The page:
Eh, I could see it going either way tbh. Ultimate's selling point is that the whole roster is here, but that being said Sakurai has said that they may not be able to pull of Ultimate in the future (Which might not hold true if he does ever step down from being director and the new team with Nintendo's instruction decide to keep Smash's roster growing forever and never making cuts.). Still, I'm sure we'd all agree that it'd be silly to think this will be the last Smash game, as if Nintendo is going to drop this cash cow forever and we won't be seeing Smash 6 on their new console after the Switch. Still, I don't see roster cuts as being an impasse to innovation in Smash. New Smash games could offer richer first player content, bigger story campaigns, maybe new gameplay mechanics that hopefully jive well with the Smash community, and any number of things that could improve on Ultimate, albeit with less characters.

Honestly though I could totally see Ultimate being Nintendo's Street Fighter 2 in that it could become the game that keeps being re-released as basically the same game, but with slight graphical updates each time and just slapping the newcomers from 6, 7, 8, etc., into the roster with each subsequent re-release.
 
For casual play there is no such thing as too big, but for a competitive game yeah, I'd say the roster is too bloated. If a game like Tekken or Guilty Gear had this kind of roster it would almost surely ruin the game for even the most dedicated of players. Smash is a bit different tho as its not only aiming for party game fun but also has simpler character movesets and interactions to understand and learn.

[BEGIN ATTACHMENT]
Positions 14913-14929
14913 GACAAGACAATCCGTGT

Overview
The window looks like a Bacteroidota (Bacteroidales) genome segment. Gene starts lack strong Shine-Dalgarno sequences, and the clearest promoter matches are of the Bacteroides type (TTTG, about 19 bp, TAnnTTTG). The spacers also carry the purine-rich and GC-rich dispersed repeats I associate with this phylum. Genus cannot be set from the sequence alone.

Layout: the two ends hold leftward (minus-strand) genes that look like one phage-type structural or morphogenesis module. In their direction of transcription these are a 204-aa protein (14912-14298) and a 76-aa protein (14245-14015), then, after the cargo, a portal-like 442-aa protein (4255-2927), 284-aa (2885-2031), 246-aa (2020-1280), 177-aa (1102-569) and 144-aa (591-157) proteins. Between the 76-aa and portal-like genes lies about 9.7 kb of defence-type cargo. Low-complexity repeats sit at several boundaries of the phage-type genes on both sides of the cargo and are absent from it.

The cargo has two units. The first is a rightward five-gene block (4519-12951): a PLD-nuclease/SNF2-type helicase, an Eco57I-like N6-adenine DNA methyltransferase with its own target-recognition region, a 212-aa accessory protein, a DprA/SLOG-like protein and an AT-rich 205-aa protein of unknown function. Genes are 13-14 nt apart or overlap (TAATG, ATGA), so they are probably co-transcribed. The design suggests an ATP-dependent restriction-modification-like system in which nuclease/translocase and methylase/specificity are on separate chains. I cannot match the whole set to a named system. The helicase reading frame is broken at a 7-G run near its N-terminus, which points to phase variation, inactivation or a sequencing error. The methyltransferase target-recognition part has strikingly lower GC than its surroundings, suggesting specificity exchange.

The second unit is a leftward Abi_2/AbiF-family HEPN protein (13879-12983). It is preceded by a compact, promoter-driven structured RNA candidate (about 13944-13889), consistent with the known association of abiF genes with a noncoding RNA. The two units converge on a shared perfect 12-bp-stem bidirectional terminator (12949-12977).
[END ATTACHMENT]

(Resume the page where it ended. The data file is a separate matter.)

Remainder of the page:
Sure you can and will totally lose to some random player in bracket purely because they might use a character you've never seen in a match before to practice, but learning after that loss won't be /too/ tough.
 
I'm a casual with no interest in the competitive scene - I mean, I watch some videos from time to time but that's it. So for me, the more the merrier: a game should be as fun as possible. If some people can make a living of it, great for them, but games are not made for this minority in the first place.
 
There will never be too many characters in Smash! However I would appreciate it if they returned to a logical way to order the characters in the roster. Based on their first playable Smash game is not good enough because that still leaves the characters unsorted relative to other characters that debuted as playable in the same game and their introduction as playable character in Smash is not an important property of the character itself. It's weird to have character like Fox and Falco, Pikachu and Pichu, and the Links seperated from their respective clones/semi-clones just because the Smash series introduced them as playable in different games.